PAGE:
A good starting point was last September when, replicating the ‘#AskThePresident’ project from the United States, Jean-Claude Juncker President of the European Commission was interviewed by three young Youtubers from France, Germany and Poland. Before the meeting, the three Youtubers asked their own community of followers about their personal concerns and questions which they then relayed directly to Mr Juncker. The exercise had a multiplier effect and was an interesting way of connecting local citizens to EU affairs. Although this type of exercises might expose the EU to open criticism, it should multiply them and keep on interacting with social media leaders as an opportunity to show that the EU is open to the debate and more importantly to criticism.

Promoting fact-checking on a pan-European scale

Populism in Europe evolves in the national public sphere and often relies on wrong or partial information. A clear illustration was the claim from Eurosceptics that Britain was paying £350 Million a week to the European Union. This fake news was highly damaging for the EU and may have influenced a considerable number of voters in their final decision. Indeed an Ipsos MORI survey showed that 47% of British citizens believed this fact was true.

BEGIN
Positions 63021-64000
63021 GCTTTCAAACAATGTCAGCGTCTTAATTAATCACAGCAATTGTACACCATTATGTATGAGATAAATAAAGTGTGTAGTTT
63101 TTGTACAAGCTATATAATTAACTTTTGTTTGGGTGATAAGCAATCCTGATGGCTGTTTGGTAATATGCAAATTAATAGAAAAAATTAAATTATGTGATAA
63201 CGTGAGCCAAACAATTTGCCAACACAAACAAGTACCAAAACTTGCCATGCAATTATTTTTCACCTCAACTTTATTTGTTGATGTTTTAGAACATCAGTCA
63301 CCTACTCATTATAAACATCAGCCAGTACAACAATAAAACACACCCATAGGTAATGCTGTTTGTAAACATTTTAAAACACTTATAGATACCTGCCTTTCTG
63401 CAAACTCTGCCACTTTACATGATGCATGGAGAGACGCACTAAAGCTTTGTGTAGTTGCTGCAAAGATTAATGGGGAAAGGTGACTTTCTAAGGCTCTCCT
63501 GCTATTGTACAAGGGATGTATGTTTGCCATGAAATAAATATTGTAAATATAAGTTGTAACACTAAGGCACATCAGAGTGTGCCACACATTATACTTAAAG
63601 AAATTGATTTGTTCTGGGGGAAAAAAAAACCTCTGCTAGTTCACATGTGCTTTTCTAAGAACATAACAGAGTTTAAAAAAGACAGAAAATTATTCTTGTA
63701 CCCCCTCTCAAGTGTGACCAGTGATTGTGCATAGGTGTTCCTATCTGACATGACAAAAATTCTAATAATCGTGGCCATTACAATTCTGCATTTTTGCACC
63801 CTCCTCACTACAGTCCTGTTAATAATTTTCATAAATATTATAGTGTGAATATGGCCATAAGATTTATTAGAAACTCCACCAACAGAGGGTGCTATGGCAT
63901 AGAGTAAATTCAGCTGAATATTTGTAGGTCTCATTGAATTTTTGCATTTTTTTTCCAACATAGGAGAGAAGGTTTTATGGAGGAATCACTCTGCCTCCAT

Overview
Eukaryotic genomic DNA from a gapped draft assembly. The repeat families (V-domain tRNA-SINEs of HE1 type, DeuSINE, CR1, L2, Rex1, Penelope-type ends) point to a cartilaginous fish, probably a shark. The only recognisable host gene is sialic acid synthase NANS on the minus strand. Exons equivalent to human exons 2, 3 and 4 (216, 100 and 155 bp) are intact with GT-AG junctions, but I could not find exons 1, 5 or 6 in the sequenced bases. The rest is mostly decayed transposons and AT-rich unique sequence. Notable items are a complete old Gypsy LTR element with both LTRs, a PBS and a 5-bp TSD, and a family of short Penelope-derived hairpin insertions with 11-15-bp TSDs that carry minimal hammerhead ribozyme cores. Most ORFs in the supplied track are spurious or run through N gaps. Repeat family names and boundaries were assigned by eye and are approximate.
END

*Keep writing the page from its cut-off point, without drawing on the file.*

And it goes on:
This is a major issue for democracy and stresses the need for a strong emphasis on media literacy. A proposal developed by 89ers’ emphasizes the need for fact-checking trainings on EU affairs for these social leaders mentioned earlier. Established or emerging social leaders would be selected and offered a training package on fact-checking and the fundamentals about the EU. There would also be modules to develop core abilities to succeed in their duty such as public speaking skills, media training and managing an online community. The training should be organised by the European Union but facilitated by civil society experts from different backgrounds (NGOs, academia etc.)

These social media leaders would become ‘ambassadors’ and raise awareness locally on the importance of ‘learning how to learn’ fact-checking. The objective is to increase debates on EU affairs in the national public spheres and equip citizens with the skills that will enable them to make informed opinions.

The European project is not dead as long as Europeans will keep believing in the relevance of their European citizenship. In February 2017, the magazine Foreign Policy wrote that “Europe Is the West’s Last Defense Against Populism”. To prove it right, the European Union needs to proactively fight back at the populist rhetoric and the spread of fake news. An example of initiative going in this sense was the fact-checking campaign developed by the European Commission Representation in France ahead of the French Presidential Election.

Social media offers an appropriate battlefield to tackle populism but we need to exploit its full potential.

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Note: This article gives the views of the author, and not the position of EUROPP – European Politics and Policy, nor of the London School of Economics.

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About the author

Taman Mhoumadi is a student at the University of Evry in Paris, France. She graduated from a double Bachelor’s degree in English and Law, and a Master’s degree in Law.